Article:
Our community-focused approach to policing was developed to ensure that Transit Police delivers services that support each community’s unique needs, so that everyone who rides transit feels safe. The Community Engagement Team (CET) supports this approach by building relationships with, and listening closely to, the diverse communities served by public transit.

Team Lead – Sgt. Cheryl Simpkin

Sergeant Cheryl Simpkin heads the nine-person team, providing leadership to its officers and creating pathways to resources that make community engagement successful. She works to build relationships with social support networks so that the CET can redirect vulnerable people away from the justice system and toward the services they need.

Drawing on her Vuntut Gwitchen First Nation heritage, Sgt. Simpkin has been working to build relationships between Indigenous peoples and police since she began her policing career with the Stl’atl’imx Tribal Police in 2000. She has now expanded her scope to include anyone who may be feeling marginalized or underserved by police, especially those affected by mental health or addiction challenges.

Follow Sgt. Cheryl Simpkin on Twitter

Indigenous Liaison Officer – Cst. Kirk Rattray

Constable Kirk Rattray He draws on his Tahltan First Nation heritage to bring understanding between police and indigenous people in the region MVTP serves. In addition to building relationships with Indigenous communities, Cst. Rattray provides training for Transit Police officers and direction for our department on Indigenous issues.

Cst. Rattray participates in the annual Pulling Together Canoe Journey, and he launched a cadet program while serving with the Stl’atl’imx Tribal Police. He has now brought that experience to MVTP, creating the Blue Eagle Community Cadets program.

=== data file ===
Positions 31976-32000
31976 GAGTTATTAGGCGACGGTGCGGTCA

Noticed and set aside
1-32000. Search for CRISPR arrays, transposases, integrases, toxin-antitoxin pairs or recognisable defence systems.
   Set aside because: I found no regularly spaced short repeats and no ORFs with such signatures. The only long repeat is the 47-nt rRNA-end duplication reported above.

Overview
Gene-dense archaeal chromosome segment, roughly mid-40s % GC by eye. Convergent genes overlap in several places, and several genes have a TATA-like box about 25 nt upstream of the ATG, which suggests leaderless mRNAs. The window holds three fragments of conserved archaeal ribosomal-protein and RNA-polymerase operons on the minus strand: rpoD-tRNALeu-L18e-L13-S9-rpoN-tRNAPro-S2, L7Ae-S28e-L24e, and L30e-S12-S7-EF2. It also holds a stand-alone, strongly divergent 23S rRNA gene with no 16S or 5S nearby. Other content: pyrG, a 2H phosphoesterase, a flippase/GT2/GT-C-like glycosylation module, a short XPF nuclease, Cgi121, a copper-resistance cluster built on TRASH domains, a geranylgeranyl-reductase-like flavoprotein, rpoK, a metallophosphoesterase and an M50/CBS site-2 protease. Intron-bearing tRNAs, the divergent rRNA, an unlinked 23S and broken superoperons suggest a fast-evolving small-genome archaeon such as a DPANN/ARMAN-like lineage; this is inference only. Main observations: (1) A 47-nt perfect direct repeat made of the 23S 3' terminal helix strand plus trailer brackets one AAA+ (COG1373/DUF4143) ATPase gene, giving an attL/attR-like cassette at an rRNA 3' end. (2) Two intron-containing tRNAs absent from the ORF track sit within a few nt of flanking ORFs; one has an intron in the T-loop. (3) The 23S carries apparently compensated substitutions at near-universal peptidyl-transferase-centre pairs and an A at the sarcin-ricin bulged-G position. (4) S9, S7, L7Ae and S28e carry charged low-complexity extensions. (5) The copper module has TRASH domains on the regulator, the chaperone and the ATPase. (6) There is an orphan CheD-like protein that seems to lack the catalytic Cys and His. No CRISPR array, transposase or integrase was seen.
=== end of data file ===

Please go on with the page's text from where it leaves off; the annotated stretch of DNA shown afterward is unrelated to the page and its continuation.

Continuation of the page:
Follow Cst. Kirk Rattray on Twitter

Client Services Constable – Cst. Gwen Ranquist

Constable Gwen Ranquist is lead on all initiatives related to mental health, both within the community that we serve and among our own employees. Her role is vital to ensure that vulnerable people with significant mental health challenges are able to use the transit system safely.

Cst. Ranquist offers support and mentoring to Transit Police officers, to ensure they have the skills and resources to provide effective help. She manages files where there are repeated calls to police regarding the same individual, and creates solution-oriented policing strategies by working together with a variety of healthcare and community outreach partners to assist those people at their point of need.

Follow Cst. Gwen Ranquist on Twitter

Neighbourhood Police Officers

In order to best serve the needs of various geographic areas within Metro Vancouver, there are six Neighbourhood Police Officers, each responsible for a Community Service Area (CSA).

Find the Neighbourhood Police Officer for your area.